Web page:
Evolution of chloroplast retrograde signaling facilitates green plant adaptation to land

Chenchen Zhao, Yuanyuan Wang, Kai Xun Chan, D. Blaine Marchant, Peter J. Franks, David Randall, Estee E. Tee, Guang Chen, Sunita Ramesh, Su Yin Phua, Ben Zhang, Adrian Hills, Fei Dai, Dawei Xue, Matthew Gilliham, Steve Tyerman, Eviatar Nevo, Feibo Wu, Guoping Zhang, Gane K.-S. WongJames H. Leebens-Mack, Michael Melkonian, Michael R. Blatt, Pamela S. Soltis, Douglas E. Soltis, Barry J. Pogson, Zhong-Hua Chen

Research output: Contribution to journalArticlepeer-review

112 Citations (Scopus)
34 Downloads (Pure)


Chloroplast retrograde signaling networks are vital for chloroplast biogenesis, operation, and signaling, including excess light and drought stress signaling. To date, retrograde signaling has been considered in the context of land plant adaptation, but not regarding the origin and evolution of signaling cascades linking chloroplast function to stomatal regulation. We show that key elements of the chloroplast retrograde signaling process, the nucleotide phosphatase (SAL1) and 3'-phosphoadenosine-5'-phosphate (PAP) metabolism, evolved in streptophyte algae-the algal ancestors of land plants. We discover an early evolution of SAL1-PAP chloroplast retrograde signaling in stomatal regulation based on conserved gene and protein structure, function, and enzyme activity and transit peptides of SAL1s in species including flowering plants, the fern Ceratopteris richardii, and the moss Physcomitrella patens. Moreover, we demonstrate that PAP regulates stomatal closure via secondary messengers and ion transport in guard cells of these diverse lineages. The origin of stomata facilitated gas exchange in the earliest land plants. Our findings suggest that the conquest of land by plants was enabled by rapid response to drought stress through the deployment of an ancestral SAL1-PAP signaling pathway, intersecting with the core abscisic acid signaling in stomatal guard cells.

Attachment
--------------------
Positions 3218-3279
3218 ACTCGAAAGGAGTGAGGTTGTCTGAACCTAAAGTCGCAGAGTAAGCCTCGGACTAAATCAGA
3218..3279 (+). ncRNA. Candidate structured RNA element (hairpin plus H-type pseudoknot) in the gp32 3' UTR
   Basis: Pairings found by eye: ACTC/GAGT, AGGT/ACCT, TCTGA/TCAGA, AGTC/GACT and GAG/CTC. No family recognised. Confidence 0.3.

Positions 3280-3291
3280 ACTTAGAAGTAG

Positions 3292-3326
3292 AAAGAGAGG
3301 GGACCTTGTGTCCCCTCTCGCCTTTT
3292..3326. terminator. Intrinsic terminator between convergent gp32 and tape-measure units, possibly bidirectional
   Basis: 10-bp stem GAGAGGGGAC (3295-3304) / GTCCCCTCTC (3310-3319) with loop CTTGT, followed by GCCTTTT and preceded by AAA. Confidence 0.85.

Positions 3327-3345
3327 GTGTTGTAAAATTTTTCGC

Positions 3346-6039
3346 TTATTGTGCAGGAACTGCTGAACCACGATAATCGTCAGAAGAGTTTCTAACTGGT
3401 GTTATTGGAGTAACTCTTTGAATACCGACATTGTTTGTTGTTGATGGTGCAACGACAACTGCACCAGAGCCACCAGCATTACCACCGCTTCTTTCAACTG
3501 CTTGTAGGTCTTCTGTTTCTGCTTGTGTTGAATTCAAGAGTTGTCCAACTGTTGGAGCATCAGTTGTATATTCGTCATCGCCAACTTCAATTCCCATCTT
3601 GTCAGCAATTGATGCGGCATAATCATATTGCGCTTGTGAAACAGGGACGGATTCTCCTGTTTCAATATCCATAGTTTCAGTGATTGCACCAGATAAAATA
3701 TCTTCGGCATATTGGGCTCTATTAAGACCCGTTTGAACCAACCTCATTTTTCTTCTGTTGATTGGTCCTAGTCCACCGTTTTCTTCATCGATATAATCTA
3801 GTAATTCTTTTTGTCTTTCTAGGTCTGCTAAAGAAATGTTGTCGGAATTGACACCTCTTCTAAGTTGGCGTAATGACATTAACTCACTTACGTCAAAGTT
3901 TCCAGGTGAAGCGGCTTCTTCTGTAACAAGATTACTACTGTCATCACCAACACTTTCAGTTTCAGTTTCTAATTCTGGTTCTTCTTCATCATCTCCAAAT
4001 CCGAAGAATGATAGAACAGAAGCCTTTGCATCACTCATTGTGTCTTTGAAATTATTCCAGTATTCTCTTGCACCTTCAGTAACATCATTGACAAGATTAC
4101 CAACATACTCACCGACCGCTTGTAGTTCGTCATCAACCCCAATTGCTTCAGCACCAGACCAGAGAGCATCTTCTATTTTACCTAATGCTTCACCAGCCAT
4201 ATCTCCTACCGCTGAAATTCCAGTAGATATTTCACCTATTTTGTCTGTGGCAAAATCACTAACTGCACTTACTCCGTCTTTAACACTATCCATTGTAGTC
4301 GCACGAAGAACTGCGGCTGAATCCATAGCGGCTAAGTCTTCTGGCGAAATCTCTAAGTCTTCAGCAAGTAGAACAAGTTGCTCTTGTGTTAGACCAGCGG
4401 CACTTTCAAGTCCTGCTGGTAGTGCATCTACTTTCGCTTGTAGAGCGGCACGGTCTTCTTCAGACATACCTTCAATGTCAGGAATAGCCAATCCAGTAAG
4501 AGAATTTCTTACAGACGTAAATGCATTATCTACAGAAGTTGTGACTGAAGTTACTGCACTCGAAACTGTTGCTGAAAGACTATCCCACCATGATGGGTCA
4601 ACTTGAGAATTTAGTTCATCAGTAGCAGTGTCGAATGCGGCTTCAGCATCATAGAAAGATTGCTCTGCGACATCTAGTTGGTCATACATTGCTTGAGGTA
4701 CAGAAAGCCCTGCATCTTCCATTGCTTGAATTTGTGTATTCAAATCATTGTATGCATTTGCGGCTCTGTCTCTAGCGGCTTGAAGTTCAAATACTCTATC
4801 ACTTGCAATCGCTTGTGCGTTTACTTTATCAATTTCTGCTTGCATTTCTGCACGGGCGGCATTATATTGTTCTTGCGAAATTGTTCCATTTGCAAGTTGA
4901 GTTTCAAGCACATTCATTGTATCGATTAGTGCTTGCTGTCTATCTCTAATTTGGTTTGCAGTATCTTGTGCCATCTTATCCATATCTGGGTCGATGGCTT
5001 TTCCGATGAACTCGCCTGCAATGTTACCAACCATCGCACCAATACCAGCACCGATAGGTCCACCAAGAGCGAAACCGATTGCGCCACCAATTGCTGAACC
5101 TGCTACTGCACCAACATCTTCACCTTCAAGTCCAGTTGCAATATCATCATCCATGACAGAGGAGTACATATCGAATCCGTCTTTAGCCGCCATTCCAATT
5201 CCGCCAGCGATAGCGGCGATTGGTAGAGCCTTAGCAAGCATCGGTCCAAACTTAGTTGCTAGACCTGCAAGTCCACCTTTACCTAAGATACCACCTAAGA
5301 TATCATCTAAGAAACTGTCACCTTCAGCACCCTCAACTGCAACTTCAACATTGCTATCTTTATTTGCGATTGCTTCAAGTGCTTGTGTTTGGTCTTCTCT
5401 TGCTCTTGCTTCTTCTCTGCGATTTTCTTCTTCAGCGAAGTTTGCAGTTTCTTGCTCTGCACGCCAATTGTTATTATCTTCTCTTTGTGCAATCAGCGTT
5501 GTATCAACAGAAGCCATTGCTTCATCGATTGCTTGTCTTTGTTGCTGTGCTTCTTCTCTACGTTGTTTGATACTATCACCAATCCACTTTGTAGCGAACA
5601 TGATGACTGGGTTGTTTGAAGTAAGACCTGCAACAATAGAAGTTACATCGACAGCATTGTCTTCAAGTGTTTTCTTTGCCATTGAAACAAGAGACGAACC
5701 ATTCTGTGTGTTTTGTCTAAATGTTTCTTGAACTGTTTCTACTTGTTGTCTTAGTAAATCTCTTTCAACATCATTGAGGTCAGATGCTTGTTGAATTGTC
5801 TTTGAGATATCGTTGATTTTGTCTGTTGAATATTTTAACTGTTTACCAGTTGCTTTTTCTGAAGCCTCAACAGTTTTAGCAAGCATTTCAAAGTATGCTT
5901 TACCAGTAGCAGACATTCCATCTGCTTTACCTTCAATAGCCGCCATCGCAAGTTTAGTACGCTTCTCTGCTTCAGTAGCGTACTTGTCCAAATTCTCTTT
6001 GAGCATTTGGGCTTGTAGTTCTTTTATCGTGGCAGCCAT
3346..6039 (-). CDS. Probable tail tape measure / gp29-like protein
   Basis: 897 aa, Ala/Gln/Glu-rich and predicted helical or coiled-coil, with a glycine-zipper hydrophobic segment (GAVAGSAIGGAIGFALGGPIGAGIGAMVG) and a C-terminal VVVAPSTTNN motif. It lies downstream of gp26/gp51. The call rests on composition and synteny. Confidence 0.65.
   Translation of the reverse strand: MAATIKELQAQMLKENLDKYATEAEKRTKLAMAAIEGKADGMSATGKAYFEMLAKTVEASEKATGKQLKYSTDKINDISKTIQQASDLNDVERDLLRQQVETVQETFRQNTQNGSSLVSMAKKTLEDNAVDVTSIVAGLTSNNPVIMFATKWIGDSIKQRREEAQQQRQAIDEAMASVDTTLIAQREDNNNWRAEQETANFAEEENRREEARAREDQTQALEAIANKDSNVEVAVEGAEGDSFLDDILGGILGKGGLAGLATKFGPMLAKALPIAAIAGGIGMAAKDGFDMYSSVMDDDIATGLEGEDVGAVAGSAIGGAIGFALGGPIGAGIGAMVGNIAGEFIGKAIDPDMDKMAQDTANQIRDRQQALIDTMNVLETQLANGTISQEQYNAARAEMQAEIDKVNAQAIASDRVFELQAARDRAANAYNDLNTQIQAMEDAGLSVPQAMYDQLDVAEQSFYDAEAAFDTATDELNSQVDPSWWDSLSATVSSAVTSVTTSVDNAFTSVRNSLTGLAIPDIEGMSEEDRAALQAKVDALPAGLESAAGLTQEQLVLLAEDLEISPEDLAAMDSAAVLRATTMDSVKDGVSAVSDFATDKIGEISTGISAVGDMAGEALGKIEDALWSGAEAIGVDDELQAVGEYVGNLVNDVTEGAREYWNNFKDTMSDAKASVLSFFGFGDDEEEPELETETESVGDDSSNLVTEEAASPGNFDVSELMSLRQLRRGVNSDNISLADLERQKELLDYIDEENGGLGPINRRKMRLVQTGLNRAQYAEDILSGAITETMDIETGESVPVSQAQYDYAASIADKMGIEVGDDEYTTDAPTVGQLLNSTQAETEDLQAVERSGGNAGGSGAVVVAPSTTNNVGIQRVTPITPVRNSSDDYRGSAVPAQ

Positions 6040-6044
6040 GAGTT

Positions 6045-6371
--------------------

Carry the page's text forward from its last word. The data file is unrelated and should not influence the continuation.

Original languageEnglish
Pages (from-to)5015-5020
Number of pages6
JournalProceedings of the National Academy of Sciences of the United States of America
Issue number11
Publication statusPublished - 25 Feb 2019
Externally publishedYes

Bibliographical note

This open access article is distributed under Creative Commons Attribution-NonCommercial-NoDerivatives License 4.0 (CC BY-NC-ND).


  • Comparative genomics
  • Green plant evolution
  • Signal transduction
  • Stomata
  • Water stress


Dive into the research topics of 'Evolution of chloroplast retrograde signaling facilitates green plant adaptation to land'. Together they form a unique fingerprint.

Cite this